'...about saying nothing'
"I will mourn the loss of thousands of precious lives, but I will not rejoice in the death of one, not even an enemy. Returning hate for hate multiplies hate, adding deeper darkness to a night already devoid of stars. Darkness cannot drive out darkness: only light can do that. Hate cannot drive out hate, only love can do that." -Martin Luther King Jr
Blogs are traditionally a forum you use when you have something to say. However, blogs are also great when you don’t have anything to say. They can be therapeutic. They can contain thoughts that humanize the author, bringing us back to when real live conversation was the only way to share thoughts and opinions.
I found myself with a lot to say yet no way of saying it on Sunday night as I watched President Obama, along with 56 million others, deliver what will be a speech people will never forget. I of course already knew what he was going to say thanks to social media, specifically twitter, where people were building to a fever pitch over the announcement, celebrating social media almost as much as the fact that we had killed Osama bin Laden. I was left feeling uneasy as the tweets became a mix of joy, relief, fear, sarcasm and pride. Each tweet tried to top the last (guilty) as we finally reached the presidential address.
Beyond watching people tweet in celebration. I watched people celebrate, waving flags and popping jerseys, chanting. While great to see our country united, for some reason I felt odd. I don’t know. Maybe it was because this was a celebration of death. Maybe because it seemed that the celebration didn’t fit the situation – a somber situation that should attempt to provide a little peace to not only the friends and families of the 9/11 victims but also to those who lost loved ones during the war on terror. Maybe I felt that the tweets and the chanting trivialized a much heavier moment than simply the death of one man. Maybe I felt people were making it more about tweeting and celebrating than honoring the commitment and sacrifice of our troops or the terrible, terrible crime that had been committed – and nearly 10-year ‘war’ left in its wake.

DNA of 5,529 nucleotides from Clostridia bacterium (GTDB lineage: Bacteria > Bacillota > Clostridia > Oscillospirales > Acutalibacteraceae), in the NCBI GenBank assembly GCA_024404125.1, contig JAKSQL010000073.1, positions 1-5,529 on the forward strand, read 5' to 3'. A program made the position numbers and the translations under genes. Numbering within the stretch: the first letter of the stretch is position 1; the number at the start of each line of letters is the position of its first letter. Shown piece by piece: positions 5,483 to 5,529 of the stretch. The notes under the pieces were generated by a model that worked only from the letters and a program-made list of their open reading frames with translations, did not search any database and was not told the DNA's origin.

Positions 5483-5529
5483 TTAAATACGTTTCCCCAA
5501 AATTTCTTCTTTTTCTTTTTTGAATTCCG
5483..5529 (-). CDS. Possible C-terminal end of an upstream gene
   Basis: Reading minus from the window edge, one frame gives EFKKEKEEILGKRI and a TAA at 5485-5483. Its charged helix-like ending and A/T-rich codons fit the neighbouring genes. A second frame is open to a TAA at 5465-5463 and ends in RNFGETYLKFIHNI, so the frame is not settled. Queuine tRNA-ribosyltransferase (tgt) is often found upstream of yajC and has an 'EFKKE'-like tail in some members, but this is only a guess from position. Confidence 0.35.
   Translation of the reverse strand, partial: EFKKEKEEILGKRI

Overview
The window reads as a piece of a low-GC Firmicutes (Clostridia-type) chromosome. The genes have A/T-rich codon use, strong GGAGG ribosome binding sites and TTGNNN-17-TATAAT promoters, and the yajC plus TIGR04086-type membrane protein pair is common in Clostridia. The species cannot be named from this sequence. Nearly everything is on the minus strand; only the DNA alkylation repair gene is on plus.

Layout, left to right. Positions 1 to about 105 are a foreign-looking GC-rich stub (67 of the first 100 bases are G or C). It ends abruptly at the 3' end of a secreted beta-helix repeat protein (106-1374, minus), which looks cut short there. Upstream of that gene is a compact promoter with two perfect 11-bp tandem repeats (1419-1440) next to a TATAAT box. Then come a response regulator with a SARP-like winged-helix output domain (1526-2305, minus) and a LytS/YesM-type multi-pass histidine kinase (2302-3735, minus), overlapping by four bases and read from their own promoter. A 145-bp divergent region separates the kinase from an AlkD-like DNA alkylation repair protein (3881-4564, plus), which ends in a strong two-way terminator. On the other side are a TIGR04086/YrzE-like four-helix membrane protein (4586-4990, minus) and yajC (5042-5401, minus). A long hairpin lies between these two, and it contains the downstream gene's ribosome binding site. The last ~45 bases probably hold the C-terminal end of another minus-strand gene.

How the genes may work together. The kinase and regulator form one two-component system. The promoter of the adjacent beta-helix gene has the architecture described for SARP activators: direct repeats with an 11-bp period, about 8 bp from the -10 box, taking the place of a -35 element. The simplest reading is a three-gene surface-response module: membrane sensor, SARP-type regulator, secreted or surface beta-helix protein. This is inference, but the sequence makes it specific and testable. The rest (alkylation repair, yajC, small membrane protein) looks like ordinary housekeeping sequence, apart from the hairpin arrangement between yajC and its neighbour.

On the flip side, how were we supposed to act? Maybe part of the reason I felt this way was because there’s no manual for this type of thing. Did anyone ever imagine we would be flooding the streets and bursting into impromptu rallies? Would we have acted the same way nine years ago? How would we have acted? And how has twitter and social media changed how we reacted?
In actuality, there is no right or wrong way to react – that’s what makes this country great. We’re free to react however we want (even Rashard Mendenhall) whether in-person or on-line. But we should take a moment and reflect when handed a situation that doesn’t fit neatly into an emotional category. Sometimes saying nothing in itself is saying something. Even if it’s in a blog.
5/4/2011 6:59:22 AM Comment on '...about saying nothing'